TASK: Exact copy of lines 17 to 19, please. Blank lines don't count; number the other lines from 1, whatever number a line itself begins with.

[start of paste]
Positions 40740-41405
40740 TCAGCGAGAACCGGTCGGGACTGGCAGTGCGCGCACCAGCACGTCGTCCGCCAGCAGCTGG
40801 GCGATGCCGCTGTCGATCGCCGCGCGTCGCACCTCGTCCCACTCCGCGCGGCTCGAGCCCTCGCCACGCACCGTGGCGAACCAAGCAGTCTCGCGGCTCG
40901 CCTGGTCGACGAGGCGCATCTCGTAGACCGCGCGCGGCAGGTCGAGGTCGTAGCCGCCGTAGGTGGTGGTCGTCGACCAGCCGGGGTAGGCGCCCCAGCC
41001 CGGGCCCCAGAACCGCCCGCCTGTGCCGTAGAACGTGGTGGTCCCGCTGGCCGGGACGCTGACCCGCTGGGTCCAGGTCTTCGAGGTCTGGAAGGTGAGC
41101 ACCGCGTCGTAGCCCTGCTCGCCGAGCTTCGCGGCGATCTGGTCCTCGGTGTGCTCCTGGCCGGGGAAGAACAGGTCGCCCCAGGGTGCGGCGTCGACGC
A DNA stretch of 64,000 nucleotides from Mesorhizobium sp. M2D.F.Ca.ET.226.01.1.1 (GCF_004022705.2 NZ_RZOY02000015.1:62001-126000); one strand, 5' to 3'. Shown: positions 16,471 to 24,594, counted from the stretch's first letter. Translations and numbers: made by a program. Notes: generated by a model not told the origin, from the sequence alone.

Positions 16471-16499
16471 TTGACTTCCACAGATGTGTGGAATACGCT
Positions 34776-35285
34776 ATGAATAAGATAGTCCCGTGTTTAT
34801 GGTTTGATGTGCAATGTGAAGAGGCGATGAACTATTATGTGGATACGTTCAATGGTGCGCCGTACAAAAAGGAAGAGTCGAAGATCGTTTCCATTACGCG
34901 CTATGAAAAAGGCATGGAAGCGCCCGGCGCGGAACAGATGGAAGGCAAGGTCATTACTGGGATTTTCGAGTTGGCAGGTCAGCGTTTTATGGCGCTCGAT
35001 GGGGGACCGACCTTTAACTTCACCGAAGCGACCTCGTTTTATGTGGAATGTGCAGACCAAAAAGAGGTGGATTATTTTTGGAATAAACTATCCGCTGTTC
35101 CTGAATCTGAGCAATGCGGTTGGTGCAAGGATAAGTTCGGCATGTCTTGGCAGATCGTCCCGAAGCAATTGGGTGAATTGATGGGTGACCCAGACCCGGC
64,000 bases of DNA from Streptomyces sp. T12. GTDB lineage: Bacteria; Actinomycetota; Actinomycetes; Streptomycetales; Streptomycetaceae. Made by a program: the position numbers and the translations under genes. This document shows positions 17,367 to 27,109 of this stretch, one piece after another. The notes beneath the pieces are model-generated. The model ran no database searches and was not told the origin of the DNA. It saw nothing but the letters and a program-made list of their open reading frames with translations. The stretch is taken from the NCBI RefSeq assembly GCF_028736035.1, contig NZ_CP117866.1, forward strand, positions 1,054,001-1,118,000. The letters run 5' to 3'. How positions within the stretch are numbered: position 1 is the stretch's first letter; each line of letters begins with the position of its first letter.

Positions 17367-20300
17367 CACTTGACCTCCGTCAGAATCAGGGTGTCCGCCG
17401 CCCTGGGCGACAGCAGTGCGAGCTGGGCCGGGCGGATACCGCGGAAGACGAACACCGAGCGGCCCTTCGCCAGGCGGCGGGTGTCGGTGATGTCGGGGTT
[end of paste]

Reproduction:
Positions 17367-20300
17367 CACTTGACCTCCGTCAGAATCAGGGTGTCCGCCG
17401 CCCTGGGCGACAGCAGTGCGAGCTGGGCCGGGCGGATACCGCGGAAGACGAACACCGAGCGGCCCTTCGCCAGGCGGCGGGTGTCGGTGATGTCGGGGTT